Galls are a long-evolved interaction between a plant and a gall-maker. The gall-maker could be an insect, mite, bacteria, fungus, virus or nematode. Gall-makers generally are “tied” to one species of plants or a genus of plants and tend to be associated with a particular part of a plant — leaves, leaf buds, stems, flower buds, flowers, roots or branches. The plant reacts to the gall-maker with abnormal plant growth that can range from a simple indentation to a complex structure in which the gall-maker receives nourishment and protection.
The photo above of a stem gall on a sand live oak (Quercus geminata) was taken at the Ansin Tract Conservation Area on 8/5/2017. This gall also has been seen at the Oslo Riverfront Conservation Area (ORCA) on the south side of Oslo Road. Dr. Amanda Hodges, Associate Extension Scientist and Director, Doctor of Plant Medicine Program, University of Florida, identified this gall from the photo above as the handiwork of an oak bullet gall wasp, Disholcaspis sp. She is the co-author of Insect Galls of Florida, which can be purchased through the University of Florida Bookstore.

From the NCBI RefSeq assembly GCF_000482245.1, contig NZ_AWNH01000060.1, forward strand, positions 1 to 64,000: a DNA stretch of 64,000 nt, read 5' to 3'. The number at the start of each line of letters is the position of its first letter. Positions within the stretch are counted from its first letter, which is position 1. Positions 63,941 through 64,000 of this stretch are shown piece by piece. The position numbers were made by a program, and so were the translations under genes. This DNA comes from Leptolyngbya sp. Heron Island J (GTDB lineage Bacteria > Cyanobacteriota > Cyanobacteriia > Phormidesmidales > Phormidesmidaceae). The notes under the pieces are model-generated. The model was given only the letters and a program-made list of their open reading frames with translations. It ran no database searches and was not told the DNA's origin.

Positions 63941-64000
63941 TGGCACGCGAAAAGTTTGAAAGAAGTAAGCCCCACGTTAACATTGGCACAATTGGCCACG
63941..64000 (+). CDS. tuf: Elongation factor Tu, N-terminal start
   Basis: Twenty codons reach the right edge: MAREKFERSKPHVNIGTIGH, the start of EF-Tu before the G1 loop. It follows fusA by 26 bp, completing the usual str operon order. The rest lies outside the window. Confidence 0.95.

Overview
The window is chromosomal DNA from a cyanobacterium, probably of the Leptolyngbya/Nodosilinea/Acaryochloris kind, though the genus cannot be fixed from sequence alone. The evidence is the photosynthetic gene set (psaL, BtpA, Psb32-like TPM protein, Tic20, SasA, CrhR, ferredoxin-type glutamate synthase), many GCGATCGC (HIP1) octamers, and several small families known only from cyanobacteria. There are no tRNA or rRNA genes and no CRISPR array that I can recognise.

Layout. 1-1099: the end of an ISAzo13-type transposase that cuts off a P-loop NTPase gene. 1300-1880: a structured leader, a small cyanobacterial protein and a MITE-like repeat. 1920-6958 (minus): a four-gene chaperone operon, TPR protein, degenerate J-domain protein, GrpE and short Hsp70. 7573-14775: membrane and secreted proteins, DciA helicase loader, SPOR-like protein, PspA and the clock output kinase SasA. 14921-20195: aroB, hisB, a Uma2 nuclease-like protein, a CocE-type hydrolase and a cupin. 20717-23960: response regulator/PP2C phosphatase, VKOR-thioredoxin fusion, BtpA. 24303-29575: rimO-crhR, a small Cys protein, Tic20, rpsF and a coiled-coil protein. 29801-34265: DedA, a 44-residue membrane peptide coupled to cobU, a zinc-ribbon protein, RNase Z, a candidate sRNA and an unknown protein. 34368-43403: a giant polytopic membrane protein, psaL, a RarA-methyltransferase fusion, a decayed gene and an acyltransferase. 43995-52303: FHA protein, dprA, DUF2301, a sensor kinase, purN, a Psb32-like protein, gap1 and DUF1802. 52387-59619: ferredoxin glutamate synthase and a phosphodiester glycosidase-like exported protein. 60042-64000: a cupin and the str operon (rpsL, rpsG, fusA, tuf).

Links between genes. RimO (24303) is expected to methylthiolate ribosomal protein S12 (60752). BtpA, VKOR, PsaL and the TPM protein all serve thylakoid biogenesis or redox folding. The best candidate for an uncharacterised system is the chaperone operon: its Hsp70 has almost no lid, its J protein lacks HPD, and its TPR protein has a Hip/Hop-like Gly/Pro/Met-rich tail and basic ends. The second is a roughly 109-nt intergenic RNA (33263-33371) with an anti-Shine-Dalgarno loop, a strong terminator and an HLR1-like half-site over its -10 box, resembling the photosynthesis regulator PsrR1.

Gall wasps are quite tiny (.04 to .24″ bodies) and easily overlooked. They do not sting people.
Most gall wasps have a complicated life cycle that involves an alternation of an asexual (all female) generation and a sexual generation. These generations are structurally different and gall different parts of the host plant. This phenomenon is known as heterogeneity.
Disholcaspis quercusvirens likely is the culprit in the development of the multi-chambered (polythalamous) gall shown above. This stem gall is the handiwork of the asexual generation. The sexual generation is a bud gall. Disholcaspis quercusvirens also uses live oak (Quercus virginiana) and can become so prevalent in nurseries that the trees are “disfigured” by commercial standards.
Galls, to me, are like Christmas ornaments — decorations that remind us of the complexity and majesty of the natural world.